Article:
Monday, April 19, 2010

Tips for being bike OCD like me

So I've just finally recovered from all the sweat and tears that went in to my Lemond Paris-Roubaix build. Totally knocked the bike geek out of me for a few days. I'm back now, though, and raring to go on new projects!

First, though, some things I learned/relearned when working on this latest project.

  • Researching Bikes
  • I've mentioned them before, but there are some incredibly valuable websites out there for anyone research about team bikes. I leaned on them while documenting Merckx team bikes, and I continued that trend while working on the Lemond. My usual tactic is to look up a team, load up the picture pages for each of the riders on that team, and see what turns up for pictures. Here's the list: is particularly awesome - its got an english interface, and their search facilities are really excellent.

    Google searches won't help find a picture of a specific bike unless its captioned. So get creative. If you're looking for pictures of a bike from a specific year, search for events that bike would have been used in - in this case, "Paris-Roubaix 1994" and the like.

    Period magazines are key! I had a whole slew of 1993/1994 magazines already, but eBay is a great place to keep an eye on as well. There's bound to be pictures of the bike you're looking for if you look hard enough.

    Here's a trick I recently started employing. When you DO find pictures of the bike you're looking for, or even pictures of events you think will have pics of your bike, Google the photographers name. This will usually show up on the side or bottom of any picture - both the photog's name, and the agency they were working for. I found a picture in a magazine by Stefano Serotti. Googling him turned up his website, and a ton of pictures of riders on the frame in question at the Ronde van Vlaanderen.

  • Building Wheels
  • About 10 years ago, I used to build wheels regularly, but hadn't built any since maybe 2004. This build called for a somewhat special wheel set, and I decided I'd do it myself.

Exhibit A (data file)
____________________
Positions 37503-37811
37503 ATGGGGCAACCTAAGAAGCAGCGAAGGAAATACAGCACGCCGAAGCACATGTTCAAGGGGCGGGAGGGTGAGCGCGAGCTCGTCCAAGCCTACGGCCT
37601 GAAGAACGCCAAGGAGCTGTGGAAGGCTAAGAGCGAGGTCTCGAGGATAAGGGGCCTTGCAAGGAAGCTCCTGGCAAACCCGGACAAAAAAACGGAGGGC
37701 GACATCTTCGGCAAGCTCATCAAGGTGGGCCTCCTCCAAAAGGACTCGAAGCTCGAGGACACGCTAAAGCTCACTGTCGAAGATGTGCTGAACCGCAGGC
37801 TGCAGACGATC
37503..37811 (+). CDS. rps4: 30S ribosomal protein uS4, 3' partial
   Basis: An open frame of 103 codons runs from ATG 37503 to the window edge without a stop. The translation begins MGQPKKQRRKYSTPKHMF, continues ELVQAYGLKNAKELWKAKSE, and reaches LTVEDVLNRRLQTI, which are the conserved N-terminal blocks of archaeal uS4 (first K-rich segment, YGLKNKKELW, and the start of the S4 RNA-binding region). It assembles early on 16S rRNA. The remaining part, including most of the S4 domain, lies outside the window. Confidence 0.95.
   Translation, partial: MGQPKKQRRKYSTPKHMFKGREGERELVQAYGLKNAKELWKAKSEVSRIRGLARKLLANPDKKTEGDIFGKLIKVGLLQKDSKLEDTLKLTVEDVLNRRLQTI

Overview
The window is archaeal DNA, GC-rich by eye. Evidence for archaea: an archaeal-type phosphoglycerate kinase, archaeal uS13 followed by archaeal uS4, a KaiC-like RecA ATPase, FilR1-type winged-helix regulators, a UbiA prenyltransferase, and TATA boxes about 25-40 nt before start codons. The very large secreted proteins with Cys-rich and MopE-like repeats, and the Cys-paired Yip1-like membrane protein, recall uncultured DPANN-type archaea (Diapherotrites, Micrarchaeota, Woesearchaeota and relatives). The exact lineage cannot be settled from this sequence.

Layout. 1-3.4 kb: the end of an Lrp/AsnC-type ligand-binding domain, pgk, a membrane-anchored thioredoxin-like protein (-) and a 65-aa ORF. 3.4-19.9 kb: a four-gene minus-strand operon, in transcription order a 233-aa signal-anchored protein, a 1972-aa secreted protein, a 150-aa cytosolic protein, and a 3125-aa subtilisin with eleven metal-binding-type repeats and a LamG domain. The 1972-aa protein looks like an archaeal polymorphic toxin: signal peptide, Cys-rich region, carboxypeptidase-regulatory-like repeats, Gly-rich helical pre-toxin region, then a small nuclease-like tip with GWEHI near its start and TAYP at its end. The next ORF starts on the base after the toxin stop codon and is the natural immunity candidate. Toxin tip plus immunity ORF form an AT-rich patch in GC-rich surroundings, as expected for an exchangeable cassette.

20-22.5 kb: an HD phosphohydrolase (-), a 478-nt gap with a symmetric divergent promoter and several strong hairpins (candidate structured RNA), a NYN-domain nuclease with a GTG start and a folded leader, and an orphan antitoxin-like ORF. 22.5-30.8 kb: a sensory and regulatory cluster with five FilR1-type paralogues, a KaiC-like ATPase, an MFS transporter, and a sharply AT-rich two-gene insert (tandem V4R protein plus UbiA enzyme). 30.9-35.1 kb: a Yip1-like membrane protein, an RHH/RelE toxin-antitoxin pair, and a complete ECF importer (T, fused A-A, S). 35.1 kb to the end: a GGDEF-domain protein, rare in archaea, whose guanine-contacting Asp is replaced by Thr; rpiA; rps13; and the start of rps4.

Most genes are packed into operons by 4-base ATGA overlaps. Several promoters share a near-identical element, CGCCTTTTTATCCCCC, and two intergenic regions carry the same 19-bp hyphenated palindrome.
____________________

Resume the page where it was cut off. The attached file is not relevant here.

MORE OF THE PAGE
First - tensiometers are awesome. I had never built with one before, but I'm older and wiser these days. I highly recommend using one. It took a lot of guesswork out of building my wheels. Recommended tensions are available from most vendors. Keep all of your spokes in the same ballpark, and you'll end up with strong, straight wheels that can stand up to anything - including the horrible cobbles of Brooklyn. My 571/2 wheelset stayed straight and properly tensioned. They may even be straighter now than before they were ridden!

    While I'm older and wiser, I still like to save some money when I get a chance. I've used Wheelsmith Spoke Prep in the past to good results. This go around, though, I really didn't want to buy a $20 jar that'd end up going dry before I used it again. So I did a little research, and made a little bet with myself that PTFE plumber's pipe thread compound isn't radically different than the Wheelsmith stuff. Same general design goals - lubricate the threads, act as a quasi-thread locker, without hardening. The PTFE versions contain teflon, just like the Wheelsmith stuff. Regardless of whether its EXACTLY the same, it works great, can be obtained at a decent hardware store, and is dirt cheap - I paid $3 for a tube that'll last me through at least a dozen pairs of wheels. Don't use too much though, it can be a little messy.